Here, as in Hollingsworth, the term “professional services” was not defined in the policy. Thus the ordinary understanding of the term applies. (Waller v. Truck Ins. Exchange, Inc., supra, 11 Cal.4th at p. 18, 44 Cal.Rptr.2d 370, 900 P.2d 619.) We agree with Hollingsworth that the ordinary meaning of the word “professional” is no longer limited to the “learned professions,” but has a broader scope that includes skilled services such as plumbing. Contrasted to the minimal education required for ear piercing, a plumber has the equivalent of a Ph.D.
Amex argues that at the time Cox was installing the water heater, he was neither providing professional services to Zumbrun nor was he engaged in business activities. He was simply helping out a friend. But the undisputed evidence is that Zumbrun had sometimes paid Cox for similar work in the past, and that Cox was installing the water heater in the hope it would induce Zumbrun to pay him for prior work. Cox was more than simply helping out a friend, he was seeking compensation.
In any event, it is the type of activity, rather than actual compensation, that controls whether the professional services or business activities exclusions apply. Thus in Smyth v. USAA Property & Casualty Ins. Co. (1992) 5 Cal.App.4th 1470, 7 Cal.Rptr.2d 694, we held that the “business pursuits” exclusion in a homeowner's policy applied to a corporate director, even though the director sat on the board as a favor to a friend and received no compensation.
Here the undisputed facts show that the professional services and business activities exclusions eliminate any potential for coverage. We need not decide whether the exclusion for damages arising out of any premises but the insured premises applies.
Amex argues there are many potential causes for the loss that have nothing to do with any business activity or service Cox may have rendered. Amex posits seven circumstances under which it claims Allstate would have a duty to defend. But those circumstances are not based on any pleading or facts and amount to speculation. Amex cannot manufacture a duty to defend by speculating about facts that might be found or ways in which the underlying complaint might be amended at some future date. (Gunderson v. Fire Ins. Exchange (1995) 37 Cal.App.4th 1106, 1114, 44 Cal.Rptr.2d 272.)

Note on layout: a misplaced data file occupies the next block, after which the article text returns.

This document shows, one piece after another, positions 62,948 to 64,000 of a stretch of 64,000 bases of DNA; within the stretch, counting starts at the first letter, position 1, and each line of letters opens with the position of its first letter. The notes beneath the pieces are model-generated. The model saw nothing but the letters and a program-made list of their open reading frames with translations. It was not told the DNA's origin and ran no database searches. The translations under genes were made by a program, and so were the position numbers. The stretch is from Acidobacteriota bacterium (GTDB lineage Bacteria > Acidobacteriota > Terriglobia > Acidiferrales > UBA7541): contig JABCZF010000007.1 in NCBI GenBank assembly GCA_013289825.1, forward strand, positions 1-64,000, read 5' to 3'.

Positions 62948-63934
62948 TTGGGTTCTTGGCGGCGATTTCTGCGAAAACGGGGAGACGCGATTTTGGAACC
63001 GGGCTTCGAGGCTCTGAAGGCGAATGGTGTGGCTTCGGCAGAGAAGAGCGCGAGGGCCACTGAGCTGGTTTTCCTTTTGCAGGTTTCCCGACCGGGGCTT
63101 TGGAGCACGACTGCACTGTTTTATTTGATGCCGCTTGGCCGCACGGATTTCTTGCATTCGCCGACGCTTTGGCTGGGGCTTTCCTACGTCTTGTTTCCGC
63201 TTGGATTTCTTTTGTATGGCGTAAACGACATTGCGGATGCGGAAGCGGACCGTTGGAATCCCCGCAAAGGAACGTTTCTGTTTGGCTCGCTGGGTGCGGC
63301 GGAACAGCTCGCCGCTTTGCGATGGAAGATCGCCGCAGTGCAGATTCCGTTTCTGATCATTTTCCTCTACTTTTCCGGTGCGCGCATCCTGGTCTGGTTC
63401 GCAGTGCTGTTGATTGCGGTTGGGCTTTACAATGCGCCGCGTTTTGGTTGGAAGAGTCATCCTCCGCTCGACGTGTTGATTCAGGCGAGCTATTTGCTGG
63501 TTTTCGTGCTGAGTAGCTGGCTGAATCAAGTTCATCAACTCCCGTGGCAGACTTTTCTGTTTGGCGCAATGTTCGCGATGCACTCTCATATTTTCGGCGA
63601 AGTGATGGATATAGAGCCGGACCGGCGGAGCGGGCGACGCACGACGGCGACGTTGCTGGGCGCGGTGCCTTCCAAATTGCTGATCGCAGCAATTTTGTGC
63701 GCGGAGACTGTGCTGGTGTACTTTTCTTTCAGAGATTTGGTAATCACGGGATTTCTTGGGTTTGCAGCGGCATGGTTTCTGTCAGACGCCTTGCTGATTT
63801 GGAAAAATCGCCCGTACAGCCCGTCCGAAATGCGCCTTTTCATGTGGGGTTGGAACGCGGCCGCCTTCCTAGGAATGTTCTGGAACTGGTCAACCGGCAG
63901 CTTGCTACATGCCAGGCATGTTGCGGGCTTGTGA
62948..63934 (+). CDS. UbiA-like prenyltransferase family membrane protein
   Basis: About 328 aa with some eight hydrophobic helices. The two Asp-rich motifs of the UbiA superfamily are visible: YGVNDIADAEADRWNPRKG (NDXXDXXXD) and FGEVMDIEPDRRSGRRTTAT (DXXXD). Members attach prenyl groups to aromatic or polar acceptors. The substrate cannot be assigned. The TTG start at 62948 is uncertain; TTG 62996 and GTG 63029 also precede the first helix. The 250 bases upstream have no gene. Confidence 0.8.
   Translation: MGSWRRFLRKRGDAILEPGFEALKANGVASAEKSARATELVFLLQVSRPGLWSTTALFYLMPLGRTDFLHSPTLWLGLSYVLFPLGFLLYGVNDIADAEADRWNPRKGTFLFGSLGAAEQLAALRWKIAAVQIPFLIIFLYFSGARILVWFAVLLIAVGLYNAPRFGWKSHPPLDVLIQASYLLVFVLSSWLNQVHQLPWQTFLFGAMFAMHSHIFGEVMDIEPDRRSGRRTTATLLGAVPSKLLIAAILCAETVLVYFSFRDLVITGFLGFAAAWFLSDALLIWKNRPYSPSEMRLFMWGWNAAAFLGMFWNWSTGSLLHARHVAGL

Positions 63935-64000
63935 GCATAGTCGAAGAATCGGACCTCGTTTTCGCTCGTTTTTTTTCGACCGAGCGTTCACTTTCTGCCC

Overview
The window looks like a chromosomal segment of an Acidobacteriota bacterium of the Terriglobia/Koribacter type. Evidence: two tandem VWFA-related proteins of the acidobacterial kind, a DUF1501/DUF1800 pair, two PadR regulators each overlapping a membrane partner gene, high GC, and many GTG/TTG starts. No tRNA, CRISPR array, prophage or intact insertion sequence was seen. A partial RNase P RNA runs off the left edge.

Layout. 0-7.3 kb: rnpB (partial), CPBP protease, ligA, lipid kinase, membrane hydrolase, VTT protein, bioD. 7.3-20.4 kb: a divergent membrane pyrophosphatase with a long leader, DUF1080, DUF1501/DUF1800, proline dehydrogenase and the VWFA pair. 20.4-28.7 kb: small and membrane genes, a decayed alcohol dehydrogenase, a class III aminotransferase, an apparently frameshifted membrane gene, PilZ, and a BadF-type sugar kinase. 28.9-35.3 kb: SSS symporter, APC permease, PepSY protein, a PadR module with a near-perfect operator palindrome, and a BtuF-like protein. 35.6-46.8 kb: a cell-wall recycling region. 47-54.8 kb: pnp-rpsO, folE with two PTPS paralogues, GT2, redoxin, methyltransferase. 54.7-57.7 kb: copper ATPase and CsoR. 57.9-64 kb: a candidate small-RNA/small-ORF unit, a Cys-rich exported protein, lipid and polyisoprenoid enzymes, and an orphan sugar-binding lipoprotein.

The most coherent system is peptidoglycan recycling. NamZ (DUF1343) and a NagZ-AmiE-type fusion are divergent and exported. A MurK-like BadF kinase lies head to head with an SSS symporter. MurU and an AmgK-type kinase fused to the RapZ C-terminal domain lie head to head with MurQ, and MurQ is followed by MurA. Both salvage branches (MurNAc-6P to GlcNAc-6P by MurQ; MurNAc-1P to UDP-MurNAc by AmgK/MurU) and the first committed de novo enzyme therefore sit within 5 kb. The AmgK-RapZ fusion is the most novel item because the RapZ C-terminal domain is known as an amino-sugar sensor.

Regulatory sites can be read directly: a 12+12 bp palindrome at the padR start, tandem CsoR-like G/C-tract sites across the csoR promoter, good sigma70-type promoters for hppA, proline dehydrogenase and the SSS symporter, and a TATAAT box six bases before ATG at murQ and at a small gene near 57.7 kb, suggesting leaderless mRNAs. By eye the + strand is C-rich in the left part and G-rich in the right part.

Amex complains that the trial court erred in overruling its objection that Cox's admissions should not be binding on it. Amex cites Code of Civil Procedure section 2033, subdivision (n) for the proposition that matters admitted in response to requests for admissions are established only against the party making the admission.
But Amex is in effect pursuing Cox's cause of action against Allstate. Amex is in that respect not a party separate from Cox within the meaning of Code of Civil Procedure section 2033, subdivision (n). Because Amex stands in Cox's shoes, it must be bound by Cox's admissions.
Here because evidence shows the underlying suit did not potentially seek damages within the coverage of the policy, Allstate had no duty to defend.
Amex contends the “Additional Protection” provisions of Allstate's policy required Allstate to pay for Cox's defense.
Under the heading “Additional Protections” Allstate's policy states in part: “We will pay, in addition to the limits of liability: [¶] 1. Claim Expenses [¶] ․ a) All costs we incur in the settlement of any claim or the defense of any suit against an insured person.”
Amex argues that the words “any suit” mean Allstate has a duty to pay for the cost of Cox's defense, regardless whether it had a duty to provide defense counsel or to indemnify. But Amex takes the words out of context. No reasonable insured would expect Allstate to pay defense costs for any and every suit, regardless whether the suit potentially seeks damages within the coverage of the policy. Read in context, the policy provision on which Amex relies simply means that the cost of defending a suit covered by the policy will not be deducted from the limits of liability.
The judgment is affirmed. Costs on appeal are awarded to respondent.
We concur: YEGAN and PERREN, JJ.